The 1970s Lanco models were built to a price of course, but they were still sharing movements and build tech with Tissot-Omega. There was cost-cutting in the industry as the Swiss coped with an onslaught of Japanese digital watches, but Lanco watches can make sturdy reliable vintage watches, with some nice retro 70s touches in terms of styling. You can find a clunker for £40-£60, or pay £100 for something that bears very few marks from the last 40-49 years of use.

sekonda header

3. Sekonda 1970s/80s Mechanicals and Automatics

There’s a great deal of snobbery regarding vintage wind-up Sekonda watches. These watches were built to last, in a Soviet era when people had to wait in line to buy outdated groceries and be grateful for whatever consumer goods they were allowed to purchase. Bit like Huddersfield under lockdown today.

The thing that Sekonda watch movements offer is tractor-like reliability and strength. You can bash these watches up, submerge them briefly, or simply not service the movement for about 40 years. Take it apart, clean everything, add some watch oil to a few jewels and generally speaking, away it goes. Just tremendously durable, tough watches. Given that you can buy runners foir £25 on ebay, Sekonda makes a great entry level watch for collectors.

They also made a nice alarm function Sekonda in the 70s, plus a succession of chunky case automatics. Budget £70-£80 for a nice example. You also see some late 70s and 1980s UK Sekonda watches, complete with their distinctive red watch boxes for sale sometimes. Always worth considering as an everyday vintage watch.

seiko 5 1

4. Seiko 5 Auto

The new Seiko 5 automatics are a better watch. There we said it, but it’s true. Modern machine tools and robot quality control on parts production all help to make a new Seiko 5 at £220-ish a bargain, compared to older models.

That said, if you want a vintage Japanese watch with a variety of eye-catching coloured dials, plus relaibility, then the vintage Seiko 5 models deliver. True, they need that mad shaking from side-to-side for 20 times or so to get going – you can’t wind them. But once running they tend to ekep going – and spare parts are plentiful and cheap.

So if you want to learn a little bit about watch repair, then the Seiko 5 is another great choice. Buy a job lot of non-runners and you’ll probably figure out how to get something working again. Even if it does just tick over for 3 hours or so before stopping.

There are some crazy prices being asked on ebay for some nice Seiko 5 watches. It’s also wise to steer clear of refurbished dial Indian models – these often have suffered a hard life, and a new lick of paint doesn’t mean that the movement has been thoroughly cleaned and oiled properly. The typical price of £16 is a clue as to the quality of these watches.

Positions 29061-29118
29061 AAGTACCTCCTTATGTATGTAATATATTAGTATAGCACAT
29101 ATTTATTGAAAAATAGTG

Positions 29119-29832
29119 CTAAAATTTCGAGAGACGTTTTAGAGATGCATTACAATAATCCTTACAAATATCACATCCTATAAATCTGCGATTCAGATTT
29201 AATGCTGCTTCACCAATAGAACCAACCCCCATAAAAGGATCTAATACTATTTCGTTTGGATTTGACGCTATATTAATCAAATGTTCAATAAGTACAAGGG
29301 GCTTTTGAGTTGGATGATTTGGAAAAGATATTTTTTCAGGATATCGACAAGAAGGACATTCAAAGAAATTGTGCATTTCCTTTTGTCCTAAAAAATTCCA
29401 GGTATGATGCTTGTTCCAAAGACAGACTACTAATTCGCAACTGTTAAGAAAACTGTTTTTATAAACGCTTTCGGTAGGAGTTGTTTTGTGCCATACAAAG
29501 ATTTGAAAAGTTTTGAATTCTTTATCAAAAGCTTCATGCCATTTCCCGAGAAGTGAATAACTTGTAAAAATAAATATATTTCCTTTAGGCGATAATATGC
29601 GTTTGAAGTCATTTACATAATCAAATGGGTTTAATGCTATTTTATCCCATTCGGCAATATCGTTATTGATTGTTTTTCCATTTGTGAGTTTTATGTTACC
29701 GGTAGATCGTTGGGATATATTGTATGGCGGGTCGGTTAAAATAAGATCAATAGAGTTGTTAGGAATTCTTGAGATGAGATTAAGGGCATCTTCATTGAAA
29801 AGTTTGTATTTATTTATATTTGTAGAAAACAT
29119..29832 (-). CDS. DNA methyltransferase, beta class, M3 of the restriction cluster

So spend £50-£75 and get yourself a nice, looked after Seiko 5. You’ll find it’s light on the wrist, takes abuse all day long, and just keeps ticking.

Have fun – be lucky!

 

 

Lanco Electronic – The Quick Fix in the Face of The Japanese Invasion

I’m a sucker for project watches. Something lying in a drawer, in need of TLC, or simply unloved, slightly dusty and PX-ed in the shop against something shiny n new-ish.

This Lanco Electronic was a mystery to me, so I took a chance having shaken the watch and seen a few seconds of ticking from the second hand, before it fell lifeless again. Cash offer accepted. But the owner said it needed a battery – odd, I thought, as it said antimagnetic on the caseback, so there was a balance wheel in there. How could a watch need both battery and a balance assembly fettling?

Hmmm, intriguing as a case for Jason King and Department S you may say.

Lanco electronic 1

OK, back at the ranch and I prised the back off, only to see a bizarre arrangement of electronic calculator parts, plus a chunky balance assembly and circlip type adjustment lever, similar to an Omega. Interesting.

Ten minutes Google clicking later I discovered this Electronic was launched in the mid-1970s, no doubt to help the Tissot/Lanco empire strike back against the Seiko/Casio guys busily taking the world watch market by storm with digital models.

But there’s no quartz crystal being vibrated in the Lanco, instead an electronic impulse tells the balance to get busy and the circuit board wizardry sees to the accuracy of the time. A gentle clean up ensued, and to be honest, I didn’t fancy taking it apart as resistors and wires bore me to tears, plus I know bog-all about them, having ditched physics at school in favour of art after the third year. The physics teacher had extremely hairy hands, and it put me off frankly…but that’s another story.

pixl lanco 2

So, long story short, I slotted in a 395 battery and away it went. Magic. Just spinning like a top and happy a sLarry after about 40 years. Bloody marvellous. One new strap and a set of pins later and she’s looking good. Not a museum piece in A1 condition, but a fine example of a rare watch that’s part of the Swiss industry’s roller-coaster story during the supersonic Seventies.

Yours for a mere £75. Probably cost almost that much back in the day. There y’go, not every Swiss watch is a fantastic long term investment. No, some wristwatches are just for fun, and you buy them because you like the look of its shape-shifting browny-gold dial, and the word `Electronic’ emblazoned on it, shouting to the world that Lanco were suddenly hip, with-it, getting on down with Kool and The Gang. Hell yeah.